Macro and geopolitical matters are back in the driving seat with Brent crude futures soaring as much as $11.73 a barrel in intraday trading, the biggest increase since the contract was launched in 1988, as market participants reacted to a strike on a Saudi Arabian oil facility that’s removed about 5% of global supplies. The global benchmark surged as much as 19.48% in percentage terms, the biggest jump since the first Gulf War in 1991. The estimated 5.7 million barrels a day of lost Saudi production is the single biggest sudden disruption on record. It surpasses the loss of Kuwaiti and Iraqi supply during the Gulf War in August 1990, and the hit to Iranian output in 1979 from the Islamic Revolution, according to the International Energy Agency (IEA). The flight to quality also saw gold prices rise by just over 1% to $1,506 but the same flight to safety is yet to be observed in crypto, with Bitcoin trading only in minor positive territory. This inconsistent reaction to global events is as much puzzling, as it is frustrating for investment managers to comprehend, as it makes the case for investment in the digital space that much more challenging to pitch. The uncorrelated nature of the growing asset class is something that the community will just have to accept.
Bitcoin continues to trade in a relatively tight range, albeit just above the $10k level, the perp-Sep contango delta widened marginally to around $60, while Dec contract is trading at over $300 premium. Despite the sanguine price action, the underlying metrics continue to improve. Bitcoin’s two-week average hash rate has crossed another major threshold, reaching 85 exahashes per second (EH/s) last Friday. Meanwhile, mining difficulty also adjusted to a new record of nearly 12 trillion. Miners in China estimated earlier this year that bitcoin’s average hash rate in the summer would break the level of 70 EH/s, which happened in August.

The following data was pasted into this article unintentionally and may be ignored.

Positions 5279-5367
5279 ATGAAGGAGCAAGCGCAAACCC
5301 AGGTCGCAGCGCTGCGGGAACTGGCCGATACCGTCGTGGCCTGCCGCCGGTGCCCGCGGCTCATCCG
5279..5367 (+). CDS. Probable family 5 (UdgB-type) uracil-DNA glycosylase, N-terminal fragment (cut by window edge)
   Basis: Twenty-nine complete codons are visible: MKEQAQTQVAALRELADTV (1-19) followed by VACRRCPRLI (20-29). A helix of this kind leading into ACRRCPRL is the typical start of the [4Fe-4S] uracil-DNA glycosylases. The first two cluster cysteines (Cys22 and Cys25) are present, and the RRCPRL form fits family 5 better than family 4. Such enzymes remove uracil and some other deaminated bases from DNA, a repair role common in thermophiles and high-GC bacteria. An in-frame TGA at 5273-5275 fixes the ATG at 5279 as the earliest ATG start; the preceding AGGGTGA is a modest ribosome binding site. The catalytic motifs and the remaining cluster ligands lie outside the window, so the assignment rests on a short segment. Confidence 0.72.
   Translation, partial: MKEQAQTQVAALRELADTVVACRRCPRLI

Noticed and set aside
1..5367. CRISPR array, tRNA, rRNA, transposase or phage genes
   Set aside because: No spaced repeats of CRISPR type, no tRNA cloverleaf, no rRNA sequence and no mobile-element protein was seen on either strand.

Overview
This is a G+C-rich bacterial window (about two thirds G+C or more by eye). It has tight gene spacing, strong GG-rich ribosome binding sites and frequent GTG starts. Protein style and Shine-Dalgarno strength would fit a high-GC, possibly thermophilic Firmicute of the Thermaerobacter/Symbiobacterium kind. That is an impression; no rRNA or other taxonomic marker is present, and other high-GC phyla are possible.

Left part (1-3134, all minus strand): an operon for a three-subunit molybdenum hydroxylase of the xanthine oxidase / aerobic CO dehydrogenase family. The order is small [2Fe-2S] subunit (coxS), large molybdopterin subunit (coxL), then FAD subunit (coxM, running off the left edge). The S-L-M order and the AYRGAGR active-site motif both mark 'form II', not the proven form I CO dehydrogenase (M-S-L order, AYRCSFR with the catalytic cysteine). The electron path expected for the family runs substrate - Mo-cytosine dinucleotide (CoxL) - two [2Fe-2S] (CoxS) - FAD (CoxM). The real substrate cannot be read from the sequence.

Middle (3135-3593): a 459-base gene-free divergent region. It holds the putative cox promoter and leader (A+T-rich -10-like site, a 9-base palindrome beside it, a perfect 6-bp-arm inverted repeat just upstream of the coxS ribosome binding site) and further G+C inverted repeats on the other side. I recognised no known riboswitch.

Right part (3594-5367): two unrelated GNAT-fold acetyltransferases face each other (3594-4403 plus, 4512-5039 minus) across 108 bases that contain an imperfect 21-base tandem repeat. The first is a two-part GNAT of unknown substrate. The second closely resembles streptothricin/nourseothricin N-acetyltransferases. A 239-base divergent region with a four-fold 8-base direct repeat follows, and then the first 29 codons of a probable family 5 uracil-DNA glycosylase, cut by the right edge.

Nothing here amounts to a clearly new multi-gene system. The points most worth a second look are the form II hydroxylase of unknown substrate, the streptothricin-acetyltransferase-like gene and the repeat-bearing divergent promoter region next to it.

Interestingly, Ethereum has outperformed in early trade and remains on path to break above the $200 level. The amount of USD locked in DeFi continues to show steady growth, supported by the ongoing drop in DAI rates, while USDC rates have stabilized. ETH borrowing rates are at a 1-month high. It’s worth pointing out that Blockchain firm ConsenSus has announced the launch of a new product suite, called Codefi. ConsenSys defined Codefi as “a suite of tools and services that comprise an ‘operating system’ to help enterprises and consumers maximize the benefit from profound digital transformation in commerce and finance. Delivering Codefi provides the capability to digitize assets and financial instruments, including payments, equities, lending, and real estate.”
In other news, FT reported that Libra representatives will meet with the Committee on Payments and Market Infrastructure (CPMI), a part of the Bank of International Settlements (BIS), in Switzerland. Benoit Coeure, an ECB executive who will reportedly chair the meeting in Basel, recently said that the bar of regulatory approval for operating Libra in the European Union will be very high. Speaking after a gathering of EU finance ministers in Helsinki on Sept. 13, Coeure stated that it was time for regulators to “step up our thinking on a central bank digital currency,” hinting at the possibility of developing such an instrument for the ECB, as reported by Reuters.
Elsewhere, Germany’s largest bank, Deutsche Bank, has joined JPMorgan’s blockchain-based network, the Interbank Information Network (IIN). Launched as a pilot in 2017, the JPMorgan-led blockchain initiative now has a network of 320 banks that have entered the platform to swap global payment data using the Ethereum network. JPMorgan aims to reach 400 agreements with banks by the end of 2019 and is also expecting to announce other large banks in the near future.
Thank you for reading,
The BeQuant’s Analytics team